Review of the traditional uses, phytochemistry, pharmacology and toxicology of giant fennel (Ferula communis L. subsp. communis)

Document Type : Review Article


Biotechnology Research Center, School of Pharmacy, Mashhad University of Medical Sciences, Mashhad, Iran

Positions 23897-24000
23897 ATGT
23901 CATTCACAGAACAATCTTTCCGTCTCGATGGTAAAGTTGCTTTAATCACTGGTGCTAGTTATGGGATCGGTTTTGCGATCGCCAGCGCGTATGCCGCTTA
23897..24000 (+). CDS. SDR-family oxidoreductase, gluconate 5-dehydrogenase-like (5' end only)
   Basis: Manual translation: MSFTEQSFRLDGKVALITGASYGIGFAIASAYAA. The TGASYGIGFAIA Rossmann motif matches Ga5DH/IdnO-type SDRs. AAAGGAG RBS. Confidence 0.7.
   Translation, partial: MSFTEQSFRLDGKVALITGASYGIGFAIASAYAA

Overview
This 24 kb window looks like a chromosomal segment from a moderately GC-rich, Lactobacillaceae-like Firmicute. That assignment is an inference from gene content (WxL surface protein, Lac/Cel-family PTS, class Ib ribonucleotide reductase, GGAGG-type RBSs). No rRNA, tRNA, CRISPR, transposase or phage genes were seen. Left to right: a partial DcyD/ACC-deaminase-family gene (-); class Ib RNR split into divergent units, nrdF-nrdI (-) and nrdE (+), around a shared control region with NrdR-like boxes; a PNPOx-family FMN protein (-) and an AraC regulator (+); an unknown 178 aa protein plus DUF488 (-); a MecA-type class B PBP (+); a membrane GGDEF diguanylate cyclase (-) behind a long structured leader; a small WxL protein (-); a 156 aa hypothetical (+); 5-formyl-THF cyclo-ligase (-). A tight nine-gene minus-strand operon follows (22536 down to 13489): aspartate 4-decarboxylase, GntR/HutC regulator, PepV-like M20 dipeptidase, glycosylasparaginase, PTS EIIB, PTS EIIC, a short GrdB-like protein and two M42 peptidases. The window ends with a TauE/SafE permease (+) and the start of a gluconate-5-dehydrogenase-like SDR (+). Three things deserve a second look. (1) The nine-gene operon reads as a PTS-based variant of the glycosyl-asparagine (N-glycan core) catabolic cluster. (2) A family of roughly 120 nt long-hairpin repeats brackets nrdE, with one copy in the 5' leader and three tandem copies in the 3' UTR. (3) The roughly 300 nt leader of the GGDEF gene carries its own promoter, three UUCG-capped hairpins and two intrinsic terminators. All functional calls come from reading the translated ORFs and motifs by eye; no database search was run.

Ferula communis L., subsp. communis, namely giant fennel, has extensively been used in traditional medicine for a wide range of ailments. Fresh plant materials, crude extracts and isolated components of F. communis showed a wide spectrum of in vitro and in vivo pharmacological properties including antidiabetic, antimicrobial, antiproliferative, and cytotoxic activities. The present paper, reviews the traditional uses, botany, phytochemistry, pharmacology and toxicology of F. communis in order to reveal its therapeutic potential and future research opportunities. A bibliographic literature search was conducted in different scientific databases and search engines including Scopus, Cochrane Library, Embase, Google Scholar, Pubmed, SciFinder, and Web of science. Phytochemical studies have led to the isolation of different compounds such as sesquiterpenes from F. communis. This plant has two different chemotypes, the poisonous and non-poisonous chemotypes. Each chemotype is endowed with various constituents and different activities. The poisonous chemotype exhibits anticoagulant and cytotoxic activities with sesquiterpene coumarins as major constituents, while the non-poisonous one exhibits estrogenic and cytotoxic effects with daucane sesquiterpene esters as the main compounds. In addition, although various pharmacological properties have been reported for F. communis, anti-microbial activities of the plant have been investigated in most studies. Studies revealed that F. communis exhibits different biological activities, and contains various bioactive compounds. Although, antibacterial and cytotoxic activities are the two main pharmacological effects of this plant, further studies should focus on the mechanisms underlying these actions, as well as on those biological activities that have been reported traditionally.


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